With less daylight coming in each day, many people feel less energetic and more prone to sitting on the couch, straying from healthy habits. Here are a dozen ways to increase your energy and make the most of your time:
Exercise daily. Exercise helps your cells burn energy and circulate more oxygen in your blood, making you more alert. The dopamine release not only elevates your mood but improves movement, memory and focus.
Stay hydrated. Among the first signs of dehydration are fatigue and feeling lethargic. Make sure you’re also getting enough electrolytes through water consumption; you need a balance of sodium and potassium.
Limit alcohol. It may make you sleepy initially, but alcohol is a major sleep disrupter. You may find you’re waking up in the middle of the night and having difficulty falling back asleep. It also limits the amount of REM and deep sleep.
Reduce stress. Anxiety, fear and anger spike cortisol levels, creating inflammation and consuming a massive amount of energy. Seeing a therapist to work through anxiety and anger can have major benefits. Meditation, hypnosis and yoga are effective in cutting stress.
Cut unhealthy carbs. Processed foods high in carbohydrates can leave you feeling tired. Simple carbs – found in sugar and starchy, processed foods, provide a quick boost but are immediately followed by a crash from rapid spikes and drops in blood sugar levels.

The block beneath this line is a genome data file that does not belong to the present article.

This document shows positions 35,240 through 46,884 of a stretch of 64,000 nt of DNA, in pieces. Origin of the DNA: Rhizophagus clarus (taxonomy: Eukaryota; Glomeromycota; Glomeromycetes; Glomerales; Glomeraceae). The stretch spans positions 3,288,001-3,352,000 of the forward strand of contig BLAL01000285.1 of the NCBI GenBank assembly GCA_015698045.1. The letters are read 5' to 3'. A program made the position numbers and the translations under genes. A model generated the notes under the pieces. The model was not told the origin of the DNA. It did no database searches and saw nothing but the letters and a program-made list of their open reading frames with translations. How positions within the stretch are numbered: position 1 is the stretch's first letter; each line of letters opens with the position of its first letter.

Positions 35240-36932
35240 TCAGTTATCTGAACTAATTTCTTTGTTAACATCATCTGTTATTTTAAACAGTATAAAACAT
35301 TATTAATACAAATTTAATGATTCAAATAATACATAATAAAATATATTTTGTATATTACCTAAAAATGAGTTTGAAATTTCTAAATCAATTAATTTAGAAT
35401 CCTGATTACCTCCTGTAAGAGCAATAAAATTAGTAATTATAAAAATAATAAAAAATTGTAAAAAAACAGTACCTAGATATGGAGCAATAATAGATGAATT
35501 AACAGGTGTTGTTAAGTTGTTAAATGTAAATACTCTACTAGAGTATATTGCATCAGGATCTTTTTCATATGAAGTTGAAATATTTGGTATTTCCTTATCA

Consider a vitamin B supplement. B12 supports energy production and maintains blood cell health. If you’re deficient, an early sign can be low energy.
Take a nap. Research by the National Institute of Mental Health found afternoon naps improved cognitive function, especially alertness.
Go for a walk. If you feel sluggish, get up and move, especially after a meal. A brisk 10-minute walk improved energy with effects lasting up to two hours, in experiments conducted by California State University.
Be strategic about caffeine. A cup or two of coffee or tea can help enhance mental clarity. But to get the right benefits, consume caffeine judiciously. Chronically high consumption can lead to adrenal dysfunction, throwing energy and sleep cycles off.
Improve sleep quality. One-third of Americans don’t get the amounts of regular uninterrupted sleep needed for our bodies to repair themselves. Head to bed earlier, and maintain a sleep schedule.
Cool it. Heat can make us more relaxed and sleepy. Try a cold shower, or even a cold plunge or ice bath. Lower the thermostat before bed; experts say 65 degrees is the perfect temperature for optimal sleep.
Get your labs checked. Thyroid issues, anemia, depression and certain medications may cause fatigue. If you’re experiencing low energy levels, talk to your doctor to rule out any underlying conditions.
Army veteran Jennifer Campbell is a certified personal trainer with a master’s degree in nutrition education. She is past commander of the California American Legion’s 24th District and Hollywood Post 43.